British Normandy veterans have finally got their own memorial, but cannot travel to France to visit it

Machine guns could not prevent them from coming ashore 77 years ago. For many decades age could not weary them, writes John Lichfield. The Covid-19 pandemic will, nonetheless, stop British and other veterans from invading Normandy this Sunday for the second D-Day anniversary in succession.

British Normandy veterans have finally got their own memorial, but cannot travel to France to visit it
The memorial at Ver-sur-Mer, Normandy. Photo: Philippe Wojazer/AFP

The dwindling ranks of British survivors of the battle of Normandy, all of them now 95-plus, will watch this year’s events from home or at a shadow ceremony in Staffordshire.

What a pity for the survivors and their families. What a shame for the people of Normandy (including myself) who cherish the annual invasion of their surviving liberators (and not just for the pounds and dollars that they and the other visitors bring).

It is doubly and trebly a shame that Covid has prevented them coming again this year. The remaining veterans – British, American, Canadian, Polish, French – have few Junes left to lose.

For the surviving British Normandy veterans and their helpers this is another reason for deep regret. This is a special year for them, even though it does not have a “zero” or “five” at the end.

On Sunday – 77 years on – Britain will finally get a grand and fitting, single memorial to the contribution that its soldiers, sailors and airmen and women made to the battle of Normandy from June 6th to August 30th, 1944.

There are, of course, scores of memorials littered all over the Norman battlefields: from the single grave of a Spitfire pilot in my own village in Calvados; to the exquisitely-maintained Commonwealth War Graves Commission cemeteries; to the wonderful museum at Pegasus Bridge which tells the story of the British airborne troops.

What is absent, however, is a single symbolic place to commemorate and explain the whole British contribution to the largest seaborne invasion in history – something to match the haunting US cemetery on the cliff-tops at Omaha Beach or the Canadian museum at Courseulles-sur-Mer.

No more.

On Sunday, the British ambassador to France Lord Llewellyn, will open the British Normandy Memorial at Ver-sur-Mer on on the grassy slopes above Gold Beach. The memorial is the fulfilment of a €33 million British state and private investment and the realisation (with much help from others) of the dream, and the obsession of one man.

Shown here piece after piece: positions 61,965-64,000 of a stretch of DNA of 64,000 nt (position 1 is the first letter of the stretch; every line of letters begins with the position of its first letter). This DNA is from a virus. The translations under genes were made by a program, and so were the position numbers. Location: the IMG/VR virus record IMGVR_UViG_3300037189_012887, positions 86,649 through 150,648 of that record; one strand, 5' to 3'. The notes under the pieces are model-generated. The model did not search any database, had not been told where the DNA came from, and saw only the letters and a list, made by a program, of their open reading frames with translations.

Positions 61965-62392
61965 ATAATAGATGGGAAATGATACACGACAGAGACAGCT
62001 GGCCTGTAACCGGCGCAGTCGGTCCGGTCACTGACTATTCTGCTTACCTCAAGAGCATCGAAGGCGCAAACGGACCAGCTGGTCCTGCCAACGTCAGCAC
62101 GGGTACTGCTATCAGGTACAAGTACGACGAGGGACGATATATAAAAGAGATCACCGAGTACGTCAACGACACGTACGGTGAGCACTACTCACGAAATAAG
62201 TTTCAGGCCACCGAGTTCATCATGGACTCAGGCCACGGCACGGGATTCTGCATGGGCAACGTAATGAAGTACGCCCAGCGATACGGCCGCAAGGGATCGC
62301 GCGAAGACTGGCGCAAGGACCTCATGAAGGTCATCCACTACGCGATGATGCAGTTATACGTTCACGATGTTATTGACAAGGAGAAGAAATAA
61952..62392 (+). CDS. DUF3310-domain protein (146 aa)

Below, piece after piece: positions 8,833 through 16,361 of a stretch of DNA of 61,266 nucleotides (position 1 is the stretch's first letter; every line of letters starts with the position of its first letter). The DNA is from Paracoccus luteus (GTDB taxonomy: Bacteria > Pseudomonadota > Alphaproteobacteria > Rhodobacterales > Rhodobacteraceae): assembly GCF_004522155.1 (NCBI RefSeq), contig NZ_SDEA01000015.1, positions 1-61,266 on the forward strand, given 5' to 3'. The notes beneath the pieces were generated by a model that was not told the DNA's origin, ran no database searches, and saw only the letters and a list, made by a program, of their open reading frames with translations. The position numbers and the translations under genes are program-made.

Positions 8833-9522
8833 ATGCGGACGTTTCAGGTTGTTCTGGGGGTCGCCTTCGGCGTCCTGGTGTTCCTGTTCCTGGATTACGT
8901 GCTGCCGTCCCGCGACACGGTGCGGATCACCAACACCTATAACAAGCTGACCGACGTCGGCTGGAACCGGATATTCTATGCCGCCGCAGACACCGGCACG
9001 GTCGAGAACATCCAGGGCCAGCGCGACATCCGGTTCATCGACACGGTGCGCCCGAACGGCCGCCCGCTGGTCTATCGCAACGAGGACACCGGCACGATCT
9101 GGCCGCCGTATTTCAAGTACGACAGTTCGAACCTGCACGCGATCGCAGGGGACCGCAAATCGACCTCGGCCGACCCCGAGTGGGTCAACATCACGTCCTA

I will come back to that man in a moment. First the memorial.

I visited the completed site for the first time this week. It is a magnificent achievement, a place of great beauty. It takes the Lutyens-inspired, classical lines of the First World War memorials and transforms them into something less sombre and ponderous. It is neither triumphalist nor half-hearted nor apologetic.

The pillared arcades and courtyard, opening to the north and a great sweep of the invasion beaches, were designed by the architect Liam O’Connor. The centrepiece, a giant, bronze statue of three British soldiers struggling ashore, was sculpted by David Williams-Ellis.

The pillars are arranged in date order, from June 6th to late August. Each carries the names and ages of those who died on that day in Normandy under British command –  more than 22,000 names in all.

There will eventually be an educational, visitor centre. There is already a separate memorial for the 20,000 Norman civilians who died in the summer of 1944 (many of them killed by allied bombs).

Find the virtual tour of the memorial and survivor interviews HERE.

But why build this now? Are there not war memorials enough? Is this not just – as Max Hastings, the greatest historian of D-Day argues – another example of an unhealthy British obsession with Britain’s part in World War II?

By placing the memorial on the slope above Gold Beach will it not add to the widespread misunderstanding that the Battle of Normandy occurred purely on the beaches on June 6th, rather than in 85 days of bloody grind through the fields and hills of Calvados and Manche?

Also why the obsession with Normandy? What about the Britons who fought in Italy or North Africa or the Far East?

There are no easy or completely satisfactory answers to these questions. I will give my own.

The battle of Normandy was one of the great pivotal events of World War II. It was not decisive in itself but it did hasten and shape the outcome. The Russian-German battles on the eastern front were bigger and more murderous (although some of the tank battles in Normandy in July approached the same level of destruction).